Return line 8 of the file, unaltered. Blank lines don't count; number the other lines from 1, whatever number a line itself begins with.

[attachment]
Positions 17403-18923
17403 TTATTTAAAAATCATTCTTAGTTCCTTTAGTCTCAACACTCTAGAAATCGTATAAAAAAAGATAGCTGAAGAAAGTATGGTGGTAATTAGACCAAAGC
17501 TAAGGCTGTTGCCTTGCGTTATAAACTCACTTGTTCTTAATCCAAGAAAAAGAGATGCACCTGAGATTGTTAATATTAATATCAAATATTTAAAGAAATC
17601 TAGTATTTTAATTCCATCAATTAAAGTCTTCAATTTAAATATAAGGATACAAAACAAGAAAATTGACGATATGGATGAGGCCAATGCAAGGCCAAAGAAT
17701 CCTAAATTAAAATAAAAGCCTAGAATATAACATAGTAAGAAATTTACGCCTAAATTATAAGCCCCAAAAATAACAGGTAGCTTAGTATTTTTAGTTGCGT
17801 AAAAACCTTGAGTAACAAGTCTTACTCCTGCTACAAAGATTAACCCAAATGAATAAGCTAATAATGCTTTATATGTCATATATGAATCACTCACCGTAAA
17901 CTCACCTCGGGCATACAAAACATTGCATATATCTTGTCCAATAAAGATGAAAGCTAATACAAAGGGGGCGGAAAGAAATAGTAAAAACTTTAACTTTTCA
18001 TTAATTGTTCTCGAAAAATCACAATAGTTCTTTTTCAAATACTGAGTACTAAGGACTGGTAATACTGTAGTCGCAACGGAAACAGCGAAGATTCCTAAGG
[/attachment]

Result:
18001 TTAATTGTTCTCGAAAAATCACAATAGTTCTTTTTCAAATACTGAGTACTAAGGACTGGTAATACTGTAGTCGCAACGGAAACAGCGAAGATTCCTAAGG